Efforts to drive down climate emissions should deliver a “people’s dividend” of improvements to lives, homes, jobs and transport, a report has urged.
The report from think tank IPPR’s cross-party Environmental Justice Commission says the transition to a low-carbon world must be fair and involve people directly – or the public will wield an effective “veto” on it.
It makes more than 100 recommendations, including an upgraded local public transport system that is free at the point of use by 2030 – starting with free bus travel by 2025 – to make green travel easy.
It also proposes a £7.5 billion a year “GreenGo” scheme – akin to the help-to-buy programme – to provide a one-stop shop of loans and grants to help households insulate their homes and switch to green heating and transport.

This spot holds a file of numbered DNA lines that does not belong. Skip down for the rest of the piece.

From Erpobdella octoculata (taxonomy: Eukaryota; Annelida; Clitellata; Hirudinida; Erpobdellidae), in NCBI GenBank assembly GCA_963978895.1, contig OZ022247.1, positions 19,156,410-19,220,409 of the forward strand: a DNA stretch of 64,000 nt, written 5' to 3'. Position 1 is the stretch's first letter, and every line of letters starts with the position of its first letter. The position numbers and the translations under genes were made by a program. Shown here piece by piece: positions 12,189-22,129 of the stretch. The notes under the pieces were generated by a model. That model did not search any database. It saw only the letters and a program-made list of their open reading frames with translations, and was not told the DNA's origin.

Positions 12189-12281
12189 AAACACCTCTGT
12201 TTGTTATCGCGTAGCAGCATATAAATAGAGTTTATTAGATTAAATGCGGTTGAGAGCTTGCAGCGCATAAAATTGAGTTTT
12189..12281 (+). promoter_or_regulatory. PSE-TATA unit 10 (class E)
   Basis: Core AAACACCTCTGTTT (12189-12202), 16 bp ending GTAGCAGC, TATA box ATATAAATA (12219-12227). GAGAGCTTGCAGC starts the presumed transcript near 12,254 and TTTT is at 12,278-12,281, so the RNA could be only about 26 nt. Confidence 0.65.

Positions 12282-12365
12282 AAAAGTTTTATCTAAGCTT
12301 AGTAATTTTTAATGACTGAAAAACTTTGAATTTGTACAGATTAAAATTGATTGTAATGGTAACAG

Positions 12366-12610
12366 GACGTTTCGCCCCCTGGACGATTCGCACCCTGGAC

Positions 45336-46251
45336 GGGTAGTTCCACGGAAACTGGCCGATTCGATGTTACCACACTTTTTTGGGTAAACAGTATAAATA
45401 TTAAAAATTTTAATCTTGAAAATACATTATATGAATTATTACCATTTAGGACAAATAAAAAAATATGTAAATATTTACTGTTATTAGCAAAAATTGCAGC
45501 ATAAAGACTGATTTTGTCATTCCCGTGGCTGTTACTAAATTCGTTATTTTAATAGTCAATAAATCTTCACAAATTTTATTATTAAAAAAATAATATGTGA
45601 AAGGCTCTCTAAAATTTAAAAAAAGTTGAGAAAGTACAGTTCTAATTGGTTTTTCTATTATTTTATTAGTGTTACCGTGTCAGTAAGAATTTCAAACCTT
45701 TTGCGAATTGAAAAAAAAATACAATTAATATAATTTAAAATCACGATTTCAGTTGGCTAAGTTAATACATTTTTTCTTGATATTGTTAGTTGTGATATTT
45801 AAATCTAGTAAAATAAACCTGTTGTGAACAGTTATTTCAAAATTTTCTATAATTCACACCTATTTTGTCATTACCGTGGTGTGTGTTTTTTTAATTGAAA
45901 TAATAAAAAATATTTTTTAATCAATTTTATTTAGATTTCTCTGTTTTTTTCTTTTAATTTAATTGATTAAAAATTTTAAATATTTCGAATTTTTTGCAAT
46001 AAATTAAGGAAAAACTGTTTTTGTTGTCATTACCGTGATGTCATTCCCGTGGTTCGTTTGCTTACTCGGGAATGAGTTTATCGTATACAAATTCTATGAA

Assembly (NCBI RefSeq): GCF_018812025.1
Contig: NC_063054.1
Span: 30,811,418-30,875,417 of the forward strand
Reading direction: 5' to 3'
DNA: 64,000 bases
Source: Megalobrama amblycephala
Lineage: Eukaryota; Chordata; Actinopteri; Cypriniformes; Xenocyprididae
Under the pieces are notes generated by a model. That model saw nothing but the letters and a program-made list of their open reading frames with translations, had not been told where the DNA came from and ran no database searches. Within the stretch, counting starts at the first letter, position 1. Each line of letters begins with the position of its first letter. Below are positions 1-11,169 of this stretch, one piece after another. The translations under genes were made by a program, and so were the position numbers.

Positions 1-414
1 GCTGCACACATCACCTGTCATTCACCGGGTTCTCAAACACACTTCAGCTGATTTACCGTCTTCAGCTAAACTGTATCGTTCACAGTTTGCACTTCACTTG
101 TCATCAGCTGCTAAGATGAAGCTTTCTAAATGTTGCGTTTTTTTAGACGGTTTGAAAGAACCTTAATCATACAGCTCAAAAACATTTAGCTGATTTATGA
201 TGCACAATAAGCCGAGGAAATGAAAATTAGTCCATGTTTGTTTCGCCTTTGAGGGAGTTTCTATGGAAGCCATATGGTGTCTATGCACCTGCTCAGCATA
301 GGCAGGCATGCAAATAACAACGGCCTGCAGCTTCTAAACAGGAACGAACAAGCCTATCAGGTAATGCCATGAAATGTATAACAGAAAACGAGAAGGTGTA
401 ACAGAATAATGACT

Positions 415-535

It urges the Government to hugely scale up public investment for climate and nature action, raising it by £30 billion a year, and to tackle the two crises together, while all workers in high carbon industries should be offered retraining opportunities.
The commission is making its final recommendations after conducting a series of citizens’ juries around the country, with thousands of hours of discussion, on how to shift to a greener world.
The UK has a legally binding target to cut greenhouse gas emissions to “net zero” by 2050, which requires cutting pollution to as near to zero as possible and offsetting any that remains with measure such as planting trees.
The IPPR report comes as the UK prepares to host crucial global climate talks in Glasgow, and in the wake of warnings from Government climate advisers that ministers are not doing enough to meet the goals to cut emissions.
While concerns have been raised that achieving net zero – which will include moves such as shifting away from gas boilers and petrol and diesel cars – will hit the poor, the report says it can and must deliver benefits such as cheaper energy bills, warmer homes, and improving health.